Tips on and Trends in Healthcare IT Investments

Tips on and Trends in Healthcare IT Investments


On Tuesday, Waller hosted the second installment of our Healthcare and Big Data panel series. Joining us to discuss investments in healthcare IT (HIT) were Vic Gatto, founder and CEO of Jumpstart Foundry, Jesse Bland, Principal at the Heritage Group, and William Seibels, CFO of Change Healthcare. We spent some time covering the ins and outs of financing – from friends and family to accelerators to series A or B all the way to a sale of the company. The panelists also discussed some of the trends in the marketplace specific to Nashville and HIT. Here are a few themes that emerged during our conversation.

  1. Nashville’s unique platforms: Let’s face it – Nashville is changing at a rapid pace in more ways than one – including the landscape for HIT companies and investors. With access to many of the healthcare industry’s largest companies – particularly on the provider front – young HIT companies find it attractive to make Nashville home. But, in order to get the training, the introductions and the investment dollars, there is a need for mentoring. Enter accelerators, like Jumpstart. These programs provide structure and help young companies figure out and learn the major tenets of the process. Instead of simply throwing money at the companies, accelerators like Jumpstart provide a unique marketplace for development (think of it like a b-school for entrepreneurs).  Then, there are venture groups, like Heritage, that provide access to their investors and partners, which include for-profit hospital systems (e.g. LifePoint), large not-for-profit systems (e.g. Memorial Hermann), and payors.  Compared to the banks based on the East or West Coast, Nashville’s investors can be more collegial and collaborative in their approach.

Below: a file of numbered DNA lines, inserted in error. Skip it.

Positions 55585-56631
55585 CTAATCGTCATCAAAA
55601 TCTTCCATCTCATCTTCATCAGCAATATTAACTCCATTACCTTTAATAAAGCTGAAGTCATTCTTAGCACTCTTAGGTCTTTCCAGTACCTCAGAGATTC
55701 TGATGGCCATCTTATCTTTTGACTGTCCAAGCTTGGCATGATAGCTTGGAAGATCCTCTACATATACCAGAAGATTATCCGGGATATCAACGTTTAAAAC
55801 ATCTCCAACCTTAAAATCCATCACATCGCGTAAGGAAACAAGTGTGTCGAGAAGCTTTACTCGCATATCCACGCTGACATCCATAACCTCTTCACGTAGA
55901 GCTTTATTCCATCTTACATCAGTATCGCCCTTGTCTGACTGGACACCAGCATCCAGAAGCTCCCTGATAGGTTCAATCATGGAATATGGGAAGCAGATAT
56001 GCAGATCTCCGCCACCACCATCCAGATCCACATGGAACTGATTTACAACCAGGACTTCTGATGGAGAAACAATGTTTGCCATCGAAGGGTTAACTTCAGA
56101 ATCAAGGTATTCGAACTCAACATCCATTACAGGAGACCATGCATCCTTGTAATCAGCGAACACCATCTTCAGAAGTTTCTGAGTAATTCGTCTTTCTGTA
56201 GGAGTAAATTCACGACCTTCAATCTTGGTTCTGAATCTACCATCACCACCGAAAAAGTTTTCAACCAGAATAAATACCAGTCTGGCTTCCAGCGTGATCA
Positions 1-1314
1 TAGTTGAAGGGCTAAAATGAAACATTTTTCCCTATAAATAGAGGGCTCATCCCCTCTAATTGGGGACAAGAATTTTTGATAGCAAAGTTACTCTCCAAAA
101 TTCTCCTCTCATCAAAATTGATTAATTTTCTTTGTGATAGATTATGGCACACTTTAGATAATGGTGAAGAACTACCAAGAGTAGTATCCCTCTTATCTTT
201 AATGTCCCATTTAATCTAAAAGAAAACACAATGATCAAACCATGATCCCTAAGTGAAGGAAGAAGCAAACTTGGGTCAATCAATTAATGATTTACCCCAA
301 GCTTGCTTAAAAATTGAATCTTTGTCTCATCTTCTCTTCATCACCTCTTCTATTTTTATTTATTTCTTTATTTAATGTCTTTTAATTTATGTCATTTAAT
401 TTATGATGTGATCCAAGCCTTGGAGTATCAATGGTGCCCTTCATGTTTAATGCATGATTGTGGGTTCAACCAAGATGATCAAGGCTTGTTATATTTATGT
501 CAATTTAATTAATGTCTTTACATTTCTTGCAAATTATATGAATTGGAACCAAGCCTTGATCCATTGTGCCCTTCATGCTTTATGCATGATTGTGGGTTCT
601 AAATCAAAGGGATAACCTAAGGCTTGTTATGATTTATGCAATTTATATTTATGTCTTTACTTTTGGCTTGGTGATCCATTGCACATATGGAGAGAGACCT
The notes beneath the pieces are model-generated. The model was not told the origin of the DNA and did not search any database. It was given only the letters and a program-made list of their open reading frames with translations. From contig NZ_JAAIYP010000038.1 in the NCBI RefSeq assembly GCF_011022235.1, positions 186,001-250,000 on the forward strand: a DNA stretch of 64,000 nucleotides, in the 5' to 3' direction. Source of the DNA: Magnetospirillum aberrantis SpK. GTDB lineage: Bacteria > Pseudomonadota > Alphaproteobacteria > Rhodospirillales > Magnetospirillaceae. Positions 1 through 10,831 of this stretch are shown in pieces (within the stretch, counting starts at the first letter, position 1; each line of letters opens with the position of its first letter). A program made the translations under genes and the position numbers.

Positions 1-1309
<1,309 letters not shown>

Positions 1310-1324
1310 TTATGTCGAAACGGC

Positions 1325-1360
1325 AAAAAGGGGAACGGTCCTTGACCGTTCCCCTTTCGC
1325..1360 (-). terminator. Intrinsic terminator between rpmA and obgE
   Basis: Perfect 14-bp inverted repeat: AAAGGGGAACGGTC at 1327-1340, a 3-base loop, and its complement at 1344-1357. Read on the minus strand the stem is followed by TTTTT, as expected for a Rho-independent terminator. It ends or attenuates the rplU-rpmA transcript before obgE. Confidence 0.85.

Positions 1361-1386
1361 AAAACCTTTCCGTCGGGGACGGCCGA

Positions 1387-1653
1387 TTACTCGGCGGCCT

2. Particular constraints for HIT companies: For an entrepreneur, it’s your concept and you’ve focused on it a lot. For investors, you can see thousands ideas a year. Startups need to evaluate the playing field, but it’s difficult to study the competition because most are small and private. Investors want to know who will have the shortest on ramp to the super highway. There may be several similar companies in a given marketplace, but investors want to find the one that has clearly defined the onramp and has a plan that they will grow slowly. Investors pass up on them if the market is fully saturated or if the company’s identifying an opportunity where the market is too small.
  3. Preparing for a capital raise: If you are preparing to raise capital or even sell your company, there are a few key points to remember:
  • You need enough money in the bank to get you through this process. It may seem counterintuitive, but it's key to have enough money when you go out and raise money.
  • Many assume the money-raising process is quick and easy. In reality, it will likely take six to nine months after you're completely prepared and have conversations lined up before you actually have the capital available to use.
  • Don’t cold call investors; getting a personal introduction will open many more doors and put you at the top of the investors’ list.
  • Have all of your ducks in a row before you reach out; be prepared to answer the questions the legal, financial and other advisors will have.
  • Know the market for your solution and how you will capture a reasonable share. While your business plan is based on many assumptions, you should still have as many proof points as possible.
  • Be aware of what intellectual property you control as well as any IP assets you don’t control; consider trade secret protection for things where patenting will be a challenge.

         For more tips, check out the Nashville Business Journal’s coverage of the event. 

In our next Healthcare and Big Data panel session, we plan to demystify data breaches in the healthcare space and cover privacy and security issues. Stay tuned for more details on date, location and panelists.

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